Making Government a “Best Place to Work”
Do those “Best Place to Work” designations really make a difference? While they’re probably not going to be the deciding factor for any of your prospective employees, they can help build a reputation that draws talent to your organization. That’s what columnist Peter Hutchinson wants to see happening in government offices. In his new article, “How Government Can Be a ‘Best Place to Work’”, Hutchinson explains that the intense competition from private-sector businesses leaves government organizations unsure of how to attract the best talent. Here are his suggestions for making this happen:
Promoting from within – government organizations generally don’t focus enough on this, preferring to recruit from outside, says Hutchinson. Investing in their own employees and providing proper training saves both time and money, and shows that the organization is dedicated to its employees.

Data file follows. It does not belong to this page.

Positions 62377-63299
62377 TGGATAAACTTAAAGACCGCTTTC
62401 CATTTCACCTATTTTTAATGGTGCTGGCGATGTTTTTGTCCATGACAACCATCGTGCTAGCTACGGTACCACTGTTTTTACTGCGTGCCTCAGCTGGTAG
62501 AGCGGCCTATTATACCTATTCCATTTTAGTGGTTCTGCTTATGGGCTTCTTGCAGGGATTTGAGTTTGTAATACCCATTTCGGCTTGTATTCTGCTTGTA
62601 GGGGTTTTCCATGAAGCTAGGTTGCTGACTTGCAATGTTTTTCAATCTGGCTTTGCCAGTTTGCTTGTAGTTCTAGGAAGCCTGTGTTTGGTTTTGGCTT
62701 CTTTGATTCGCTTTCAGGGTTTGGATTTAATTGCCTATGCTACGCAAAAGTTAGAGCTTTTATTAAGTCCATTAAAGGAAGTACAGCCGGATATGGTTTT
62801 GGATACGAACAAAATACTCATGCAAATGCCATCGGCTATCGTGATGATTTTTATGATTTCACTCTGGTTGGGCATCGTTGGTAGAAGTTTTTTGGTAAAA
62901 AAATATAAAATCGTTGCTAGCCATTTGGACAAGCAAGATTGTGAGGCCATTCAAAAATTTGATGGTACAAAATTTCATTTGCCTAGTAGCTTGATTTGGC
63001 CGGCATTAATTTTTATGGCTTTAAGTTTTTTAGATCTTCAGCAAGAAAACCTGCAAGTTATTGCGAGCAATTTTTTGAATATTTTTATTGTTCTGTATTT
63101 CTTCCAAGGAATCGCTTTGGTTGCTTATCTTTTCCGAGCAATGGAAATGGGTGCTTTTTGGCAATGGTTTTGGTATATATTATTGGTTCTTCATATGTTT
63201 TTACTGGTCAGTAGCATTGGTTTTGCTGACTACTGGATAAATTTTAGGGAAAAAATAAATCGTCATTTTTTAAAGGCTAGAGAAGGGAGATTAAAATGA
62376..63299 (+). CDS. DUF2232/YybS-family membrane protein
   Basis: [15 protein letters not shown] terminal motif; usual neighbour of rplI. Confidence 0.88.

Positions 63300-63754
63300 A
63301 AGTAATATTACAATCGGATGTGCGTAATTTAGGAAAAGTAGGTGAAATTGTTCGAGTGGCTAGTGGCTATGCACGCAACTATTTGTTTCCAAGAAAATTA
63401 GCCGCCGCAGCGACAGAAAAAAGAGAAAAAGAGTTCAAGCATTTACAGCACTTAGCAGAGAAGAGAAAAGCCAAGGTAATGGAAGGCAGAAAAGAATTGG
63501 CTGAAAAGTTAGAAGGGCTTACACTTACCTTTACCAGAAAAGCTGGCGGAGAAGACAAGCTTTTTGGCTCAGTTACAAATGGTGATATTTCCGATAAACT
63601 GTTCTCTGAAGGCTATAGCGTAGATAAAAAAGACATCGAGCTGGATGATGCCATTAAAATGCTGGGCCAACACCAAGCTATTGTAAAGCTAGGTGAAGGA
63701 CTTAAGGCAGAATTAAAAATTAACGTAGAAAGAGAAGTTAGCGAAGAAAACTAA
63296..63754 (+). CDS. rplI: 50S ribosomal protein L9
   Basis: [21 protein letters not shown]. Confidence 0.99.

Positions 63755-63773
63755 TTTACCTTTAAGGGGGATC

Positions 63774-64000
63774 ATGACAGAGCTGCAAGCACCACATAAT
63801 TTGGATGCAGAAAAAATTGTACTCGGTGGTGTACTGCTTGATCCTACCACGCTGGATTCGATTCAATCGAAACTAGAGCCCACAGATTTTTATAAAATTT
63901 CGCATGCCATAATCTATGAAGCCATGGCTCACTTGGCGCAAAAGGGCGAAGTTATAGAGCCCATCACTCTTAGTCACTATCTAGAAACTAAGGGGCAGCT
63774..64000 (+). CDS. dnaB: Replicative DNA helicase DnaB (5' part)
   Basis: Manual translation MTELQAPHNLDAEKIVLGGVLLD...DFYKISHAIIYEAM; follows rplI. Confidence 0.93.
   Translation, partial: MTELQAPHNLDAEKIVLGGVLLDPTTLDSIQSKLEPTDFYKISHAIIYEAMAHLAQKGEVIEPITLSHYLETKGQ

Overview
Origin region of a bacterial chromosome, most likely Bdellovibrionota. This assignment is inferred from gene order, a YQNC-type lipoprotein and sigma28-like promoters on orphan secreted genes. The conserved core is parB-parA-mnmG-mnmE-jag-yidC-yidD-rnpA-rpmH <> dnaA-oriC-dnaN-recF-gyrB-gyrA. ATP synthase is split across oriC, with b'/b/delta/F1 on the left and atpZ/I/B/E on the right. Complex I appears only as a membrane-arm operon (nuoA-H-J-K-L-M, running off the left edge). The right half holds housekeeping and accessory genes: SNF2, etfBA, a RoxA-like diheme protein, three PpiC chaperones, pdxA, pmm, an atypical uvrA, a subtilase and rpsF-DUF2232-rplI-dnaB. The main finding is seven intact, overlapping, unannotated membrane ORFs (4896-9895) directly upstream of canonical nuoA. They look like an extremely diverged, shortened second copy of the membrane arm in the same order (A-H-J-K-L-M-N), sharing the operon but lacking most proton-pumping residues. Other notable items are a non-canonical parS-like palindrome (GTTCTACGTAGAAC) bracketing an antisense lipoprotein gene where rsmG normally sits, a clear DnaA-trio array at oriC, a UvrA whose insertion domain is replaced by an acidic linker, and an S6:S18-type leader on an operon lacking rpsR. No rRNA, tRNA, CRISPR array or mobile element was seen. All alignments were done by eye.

Career development – these organizations should invest more time into developing talent they currently have, which means defining career paths. This is especially important to Millennials. Once a career path is established, provide training so the employee can reach the goals outlined.
Flexibility – this is the next big thing in recruiting. Employees want jobs with flexibility, and work-life balance is important to them. Telecommuting and flex time are very appealing options to prospects. A new study indicates “one-third fewer people think that public-sector careers offer flexible work arrangements compared to the private sector,” writes Hutchinson. “Governments should look into more flexible approaches to help narrow this gap.”
To read more, see Hutchinson’s full article from Governing magazine.